The ‘Reinvention’ era'

SSGs through the ages

Illustration of a sea captain in a storm.

After years of recreating and iterating on Jekyll, the reinvention period sees a flurry of static site generators challenging some of Jekyll’s underlying foundations.

We see SSGs doing new things with taxonomies, specialized SSGs that do less, plugin-based SSGs that can do anything. It’s a wild period of play and experimentation that pushes the limits of SSGs.

Hugo

by Steve Francia

Prior to this point, the majority of SSGs have been about converting Jekyll’s functionality into another language. Hugo is a standout in the history of SSGs because it directly addresses some of Jekyll’s weaknesses. Most notably:

  • Build speed — Jekyll is notoriously slow and building sites. Hugo is written in Go, which is a compiled language and, according to its current leader maintainer, a “perfect match for many of the tasks that Hugo performs”. The result is Hugo’s ability to build tens of thousands of pages in seconds.
  • Dependencies — Setting up Ruby, dealing with Gemfiles and installing Jekyll can be surprisingly challenging. Hugo is a binary file; just download it and run it.

The story of how Hugo came to be starts with Steve Francia. At the time, his blog used WordPress. Over time, he became frustrated at how WordPress was optimized for writing content rather than for the reader. The website was slow, and the WYSIWYG editor was introducing poorly rendered HTML. Steve was interested in static site generators and took his frustrations with WordPress as an opportunity to focus on both the content and structure of his site.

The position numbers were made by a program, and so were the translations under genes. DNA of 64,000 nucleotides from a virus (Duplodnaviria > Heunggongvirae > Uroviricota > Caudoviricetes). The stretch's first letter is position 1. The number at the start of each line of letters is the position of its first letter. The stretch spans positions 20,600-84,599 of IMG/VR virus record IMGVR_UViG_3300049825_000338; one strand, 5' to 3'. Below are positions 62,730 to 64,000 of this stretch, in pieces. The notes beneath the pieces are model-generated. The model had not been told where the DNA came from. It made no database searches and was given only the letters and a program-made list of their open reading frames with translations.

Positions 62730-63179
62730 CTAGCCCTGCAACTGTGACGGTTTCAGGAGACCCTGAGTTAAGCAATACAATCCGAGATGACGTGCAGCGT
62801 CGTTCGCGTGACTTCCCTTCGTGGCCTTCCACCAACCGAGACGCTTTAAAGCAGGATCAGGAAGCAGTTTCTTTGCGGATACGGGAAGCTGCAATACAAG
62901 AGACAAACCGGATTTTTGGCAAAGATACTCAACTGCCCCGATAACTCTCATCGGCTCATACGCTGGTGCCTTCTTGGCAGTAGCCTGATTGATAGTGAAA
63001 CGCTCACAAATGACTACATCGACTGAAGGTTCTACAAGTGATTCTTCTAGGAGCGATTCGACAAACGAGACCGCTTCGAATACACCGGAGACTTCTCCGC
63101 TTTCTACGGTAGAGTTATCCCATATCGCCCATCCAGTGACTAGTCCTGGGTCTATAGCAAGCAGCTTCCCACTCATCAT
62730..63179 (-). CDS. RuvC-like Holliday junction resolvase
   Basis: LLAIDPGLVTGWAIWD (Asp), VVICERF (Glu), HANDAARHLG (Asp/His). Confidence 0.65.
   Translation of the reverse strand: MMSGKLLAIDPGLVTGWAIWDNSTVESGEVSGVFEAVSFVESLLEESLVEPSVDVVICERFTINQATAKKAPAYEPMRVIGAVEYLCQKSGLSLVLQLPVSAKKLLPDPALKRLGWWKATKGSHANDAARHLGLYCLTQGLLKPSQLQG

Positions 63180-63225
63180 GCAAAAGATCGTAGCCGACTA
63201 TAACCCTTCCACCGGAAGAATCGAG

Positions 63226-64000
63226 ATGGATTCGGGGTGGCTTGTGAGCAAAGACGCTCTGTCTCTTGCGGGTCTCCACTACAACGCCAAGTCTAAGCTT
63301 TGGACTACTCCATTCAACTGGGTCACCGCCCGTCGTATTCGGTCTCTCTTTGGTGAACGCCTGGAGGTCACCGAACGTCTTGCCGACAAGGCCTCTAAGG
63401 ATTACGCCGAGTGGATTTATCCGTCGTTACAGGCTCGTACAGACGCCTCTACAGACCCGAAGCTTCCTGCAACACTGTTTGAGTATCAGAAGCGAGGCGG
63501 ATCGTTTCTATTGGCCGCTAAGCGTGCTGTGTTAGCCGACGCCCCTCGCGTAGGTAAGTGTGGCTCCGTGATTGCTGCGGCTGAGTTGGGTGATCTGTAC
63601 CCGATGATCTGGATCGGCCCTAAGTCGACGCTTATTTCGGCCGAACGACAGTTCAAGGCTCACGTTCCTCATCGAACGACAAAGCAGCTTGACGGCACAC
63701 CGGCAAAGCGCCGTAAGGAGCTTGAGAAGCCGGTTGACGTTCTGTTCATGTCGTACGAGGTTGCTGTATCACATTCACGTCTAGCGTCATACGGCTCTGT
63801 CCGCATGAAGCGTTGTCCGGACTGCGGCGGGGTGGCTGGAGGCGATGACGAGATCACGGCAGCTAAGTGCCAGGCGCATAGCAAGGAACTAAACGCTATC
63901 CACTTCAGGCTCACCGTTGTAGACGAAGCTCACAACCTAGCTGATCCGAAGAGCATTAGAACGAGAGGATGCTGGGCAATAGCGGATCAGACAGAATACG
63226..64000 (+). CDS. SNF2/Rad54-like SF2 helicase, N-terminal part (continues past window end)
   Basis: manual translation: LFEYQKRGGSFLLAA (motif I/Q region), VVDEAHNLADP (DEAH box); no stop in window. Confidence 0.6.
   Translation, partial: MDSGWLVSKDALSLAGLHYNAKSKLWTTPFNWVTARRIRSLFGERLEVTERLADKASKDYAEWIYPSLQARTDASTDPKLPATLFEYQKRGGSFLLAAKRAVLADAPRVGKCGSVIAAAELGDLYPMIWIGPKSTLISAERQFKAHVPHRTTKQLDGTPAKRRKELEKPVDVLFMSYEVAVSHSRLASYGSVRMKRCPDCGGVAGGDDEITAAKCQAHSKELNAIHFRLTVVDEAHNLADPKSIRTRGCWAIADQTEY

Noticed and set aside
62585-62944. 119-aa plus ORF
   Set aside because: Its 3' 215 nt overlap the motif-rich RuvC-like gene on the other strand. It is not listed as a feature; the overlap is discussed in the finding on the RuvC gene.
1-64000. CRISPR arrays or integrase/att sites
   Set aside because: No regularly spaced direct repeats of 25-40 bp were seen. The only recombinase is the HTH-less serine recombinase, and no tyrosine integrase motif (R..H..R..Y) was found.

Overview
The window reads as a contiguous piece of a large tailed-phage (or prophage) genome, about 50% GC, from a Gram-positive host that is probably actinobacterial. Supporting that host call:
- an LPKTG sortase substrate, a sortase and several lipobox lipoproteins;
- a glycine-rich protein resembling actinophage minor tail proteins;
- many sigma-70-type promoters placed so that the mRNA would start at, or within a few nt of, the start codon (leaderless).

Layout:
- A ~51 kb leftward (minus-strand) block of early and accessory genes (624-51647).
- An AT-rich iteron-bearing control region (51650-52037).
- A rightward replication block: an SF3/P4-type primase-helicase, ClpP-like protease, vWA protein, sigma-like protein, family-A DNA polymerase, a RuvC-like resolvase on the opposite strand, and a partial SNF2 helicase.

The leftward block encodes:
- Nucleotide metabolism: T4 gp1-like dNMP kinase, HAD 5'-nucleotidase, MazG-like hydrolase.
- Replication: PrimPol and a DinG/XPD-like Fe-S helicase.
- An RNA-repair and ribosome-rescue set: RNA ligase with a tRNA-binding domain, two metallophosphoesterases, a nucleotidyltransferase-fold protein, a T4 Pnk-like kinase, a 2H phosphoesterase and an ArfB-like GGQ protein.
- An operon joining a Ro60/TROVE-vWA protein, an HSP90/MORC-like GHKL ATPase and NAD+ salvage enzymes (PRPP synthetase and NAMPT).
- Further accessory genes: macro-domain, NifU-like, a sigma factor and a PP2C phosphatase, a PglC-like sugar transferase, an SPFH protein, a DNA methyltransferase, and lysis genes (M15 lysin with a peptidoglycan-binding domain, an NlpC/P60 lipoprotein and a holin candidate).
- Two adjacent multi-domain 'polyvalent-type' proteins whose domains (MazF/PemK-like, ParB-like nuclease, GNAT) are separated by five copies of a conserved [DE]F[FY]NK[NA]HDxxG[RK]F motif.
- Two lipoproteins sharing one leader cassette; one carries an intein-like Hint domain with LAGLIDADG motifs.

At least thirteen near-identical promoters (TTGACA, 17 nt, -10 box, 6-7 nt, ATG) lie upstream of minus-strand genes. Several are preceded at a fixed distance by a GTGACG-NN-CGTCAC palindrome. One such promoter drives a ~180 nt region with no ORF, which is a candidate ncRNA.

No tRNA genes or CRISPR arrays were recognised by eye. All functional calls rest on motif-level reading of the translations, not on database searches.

He evaluated other SSGs and found the build times too slow and content inflexible, typically restricted to blogging workflows.

Since I was already looking for a good project to write in golang I decided to build my own static site generator called hugo.

Hugo took some ideas from other static site generators like front matter and Markdown-based content and introduced some of its own. These include taxonomies, built-in image processing, i18n, custom outputs, RSS feeds, menus, and more. Everything is included. No plugins are required.

Hugo has seen success with corporate customers, including 1Password, Linode Digital.gov, KeyCDN, and Let’s Encrypt, to name just a few. Bjørn Erik Pedersen took over as the lead maintainer in 2015 and continues to lead Hugo’s thriving community.

See our introduction to getting started with Hugo on CloudCannon.

Sculpin

by Beau Simensen

Beau Simensen was using Jekyll to create static sites and hit issues he created pull requests to fix. After months of inactivity on his pull requests, he grew frustrated and set out to build a new SSG. Beau had experience in PHP and thought, “Maybe I could rewrite Jekyll in PHP”. Symfony’s HTTP Kernel SSG could serve as the heart of the SSG, Composer was making waves as a PHP dependency manager, and Twig was a popular PHP templating language. He had all the building blocks he needed. And so, Sculpin was born.